In partnership with the
A joint assertion on the critical importance of the protection of private property rights for a prosperous South Africa
We, the undersigned think tanks and advocacy organizations want to stand firmly against the South African government’s proposed policy of “expropriation without compensation”. A policy that violates the sanctity of private property rights and therefore the basic human rights of the South African people.
Against “Expropriation Without Compensation”
The South African government has introduced the draft Constitution Eighteenth Amendment Bill, which aims to amend section 25 of the South African Constitution to allow the government to expropriate private property without being required to pay compensation.
South Africa has an internationally acclaimed Constitution premised on freedom, human dignity, and equality. Its Bill of Rights has never been altered and the evidence shows that there is no reason to do so now.
Amending South Africa’s Constitution is unnecessary and would be dangerous. Unnecessary because there already exists ample room for the South African government to engage in substantive and empowering land reform to undo the historical injustices committed by the Apartheid regime; and dangerous because it undermines the very institution the Amendment Bill ostensibly seeks to expand – ownership. Section 1(a) of the Constitution commits South Africa to “advancing human rights and freedoms”, but the policy of expropriation without compensation undermines those very objectives.
Property Rights as Human Rights
Article 17 of the United Nations’ Universal Declaration of Human Rights recognises the right to private property as a human right providing that “everyone has a right to own property alone as well as in association with others” and that “no one shall be arbitrarily deprived of his property”.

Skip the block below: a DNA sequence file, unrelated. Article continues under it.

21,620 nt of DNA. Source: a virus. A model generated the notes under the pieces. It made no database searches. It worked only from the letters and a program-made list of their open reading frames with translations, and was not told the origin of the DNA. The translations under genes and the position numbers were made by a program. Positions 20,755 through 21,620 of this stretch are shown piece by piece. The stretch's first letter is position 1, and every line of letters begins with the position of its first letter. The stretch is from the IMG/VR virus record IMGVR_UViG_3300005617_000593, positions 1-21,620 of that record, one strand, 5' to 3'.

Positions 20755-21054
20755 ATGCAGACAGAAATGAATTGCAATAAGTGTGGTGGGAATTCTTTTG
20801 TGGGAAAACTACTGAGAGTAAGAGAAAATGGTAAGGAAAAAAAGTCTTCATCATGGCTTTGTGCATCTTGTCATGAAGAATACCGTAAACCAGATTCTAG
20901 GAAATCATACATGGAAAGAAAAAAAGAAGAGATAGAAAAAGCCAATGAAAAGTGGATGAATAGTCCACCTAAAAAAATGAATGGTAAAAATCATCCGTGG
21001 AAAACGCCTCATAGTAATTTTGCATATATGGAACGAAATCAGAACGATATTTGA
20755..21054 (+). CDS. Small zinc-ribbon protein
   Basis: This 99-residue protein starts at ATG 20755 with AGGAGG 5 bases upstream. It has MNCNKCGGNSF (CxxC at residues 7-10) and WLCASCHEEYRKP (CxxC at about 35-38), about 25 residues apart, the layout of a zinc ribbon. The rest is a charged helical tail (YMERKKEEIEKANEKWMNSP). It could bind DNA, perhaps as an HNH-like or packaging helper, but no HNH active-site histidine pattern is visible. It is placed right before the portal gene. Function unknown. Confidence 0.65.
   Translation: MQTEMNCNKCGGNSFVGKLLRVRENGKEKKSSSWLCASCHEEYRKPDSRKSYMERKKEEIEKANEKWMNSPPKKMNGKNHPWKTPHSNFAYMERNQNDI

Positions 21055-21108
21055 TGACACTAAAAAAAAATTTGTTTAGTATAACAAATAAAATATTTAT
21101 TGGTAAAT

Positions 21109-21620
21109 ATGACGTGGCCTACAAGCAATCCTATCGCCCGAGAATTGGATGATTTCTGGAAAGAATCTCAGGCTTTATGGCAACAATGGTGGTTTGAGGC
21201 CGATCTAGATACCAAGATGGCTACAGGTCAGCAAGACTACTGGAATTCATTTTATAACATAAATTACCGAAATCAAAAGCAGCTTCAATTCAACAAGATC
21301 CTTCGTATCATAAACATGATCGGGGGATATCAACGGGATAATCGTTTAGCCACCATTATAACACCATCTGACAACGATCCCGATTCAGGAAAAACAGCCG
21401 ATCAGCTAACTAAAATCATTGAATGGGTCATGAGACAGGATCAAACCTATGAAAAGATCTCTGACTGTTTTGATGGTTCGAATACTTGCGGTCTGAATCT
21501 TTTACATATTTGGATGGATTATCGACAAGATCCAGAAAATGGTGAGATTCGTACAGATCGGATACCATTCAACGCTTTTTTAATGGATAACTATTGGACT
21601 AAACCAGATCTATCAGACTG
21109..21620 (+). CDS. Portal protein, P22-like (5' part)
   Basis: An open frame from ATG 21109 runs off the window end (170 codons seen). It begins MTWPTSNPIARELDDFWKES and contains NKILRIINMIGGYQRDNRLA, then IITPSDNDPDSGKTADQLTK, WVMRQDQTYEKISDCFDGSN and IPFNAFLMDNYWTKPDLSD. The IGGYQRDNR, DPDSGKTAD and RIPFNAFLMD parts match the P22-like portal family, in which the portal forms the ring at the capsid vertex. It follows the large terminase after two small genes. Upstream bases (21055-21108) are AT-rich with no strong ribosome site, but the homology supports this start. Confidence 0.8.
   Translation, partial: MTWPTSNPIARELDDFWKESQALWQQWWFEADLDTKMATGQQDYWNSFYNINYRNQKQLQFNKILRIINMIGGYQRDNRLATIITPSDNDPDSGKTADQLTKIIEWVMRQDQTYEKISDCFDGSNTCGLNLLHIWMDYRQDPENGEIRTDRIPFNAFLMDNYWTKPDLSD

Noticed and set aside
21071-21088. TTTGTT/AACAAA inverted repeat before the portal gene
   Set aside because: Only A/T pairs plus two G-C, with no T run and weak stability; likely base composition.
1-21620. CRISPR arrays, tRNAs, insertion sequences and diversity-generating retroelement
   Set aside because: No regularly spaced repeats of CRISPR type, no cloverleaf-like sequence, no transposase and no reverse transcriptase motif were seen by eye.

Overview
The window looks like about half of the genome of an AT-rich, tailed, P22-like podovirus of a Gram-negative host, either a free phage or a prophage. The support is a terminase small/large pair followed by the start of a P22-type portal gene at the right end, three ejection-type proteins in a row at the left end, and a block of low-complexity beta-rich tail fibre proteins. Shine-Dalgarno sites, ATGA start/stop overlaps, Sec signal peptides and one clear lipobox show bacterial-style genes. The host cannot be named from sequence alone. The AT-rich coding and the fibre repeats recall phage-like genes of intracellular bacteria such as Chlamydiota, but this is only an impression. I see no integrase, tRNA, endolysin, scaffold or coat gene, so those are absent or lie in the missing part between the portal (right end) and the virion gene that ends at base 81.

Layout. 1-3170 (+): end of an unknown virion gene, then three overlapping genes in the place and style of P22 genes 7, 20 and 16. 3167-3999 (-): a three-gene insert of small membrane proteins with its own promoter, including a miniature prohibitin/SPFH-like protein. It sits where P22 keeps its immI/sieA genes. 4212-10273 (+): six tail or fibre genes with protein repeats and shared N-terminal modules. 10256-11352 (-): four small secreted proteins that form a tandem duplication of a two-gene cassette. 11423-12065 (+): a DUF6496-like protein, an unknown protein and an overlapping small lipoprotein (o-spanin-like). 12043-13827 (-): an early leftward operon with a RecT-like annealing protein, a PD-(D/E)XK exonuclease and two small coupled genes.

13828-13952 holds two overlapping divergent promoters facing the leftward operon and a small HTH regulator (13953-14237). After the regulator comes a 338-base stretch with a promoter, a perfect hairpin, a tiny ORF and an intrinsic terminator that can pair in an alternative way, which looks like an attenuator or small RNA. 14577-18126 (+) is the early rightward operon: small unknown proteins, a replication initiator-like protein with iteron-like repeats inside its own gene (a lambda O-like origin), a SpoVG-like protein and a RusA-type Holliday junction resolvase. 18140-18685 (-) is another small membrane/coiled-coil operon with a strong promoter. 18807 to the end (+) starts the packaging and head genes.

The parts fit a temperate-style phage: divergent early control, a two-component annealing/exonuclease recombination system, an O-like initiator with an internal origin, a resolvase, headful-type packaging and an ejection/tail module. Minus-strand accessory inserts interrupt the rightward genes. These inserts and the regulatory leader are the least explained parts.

The 2019 International Property Rights Index states, “Property rights are a decisive institution of the rule of law that maintains an unavoidable link with freedom. They are a complex legal institution that allows owners to use parts of nature and limit their use by others. They are a condition for the exercise of other rights and freedoms. Property rights are a fundamental counterbalance to the exercise of power because they limit the power of the State and are fundamental for productive transformation in the knowledge society. In short, property rights are an essential element for a free society based on the foundation of citizenship to control their own lives and build their own destiny”.
Without the requirement to pay compensation when property is expropriated, a significant safeguard against arbitrary exercise of government power is removed, and the incentives that ownership generates – investment, development, and the human dignity of the owner, are undermined. It furthermore sets a dangerous precedent which would allow future governments to amend away entrenched rights in the Bill of Rights on the back of passing political expediencies.
Up to now, South Africans were certain that if their property should be expropriated, compensation would need to be paid. This allowed them the freedom to invest in and develop their property. It allowed foreigners, too, to invest in the South African economy without fear of being treated unfairly. Should the Amendment Bill be adopted, however, this will change, because no longer will compensation be strictly necessary, but will be entirely up to the whims of the South African Parliament.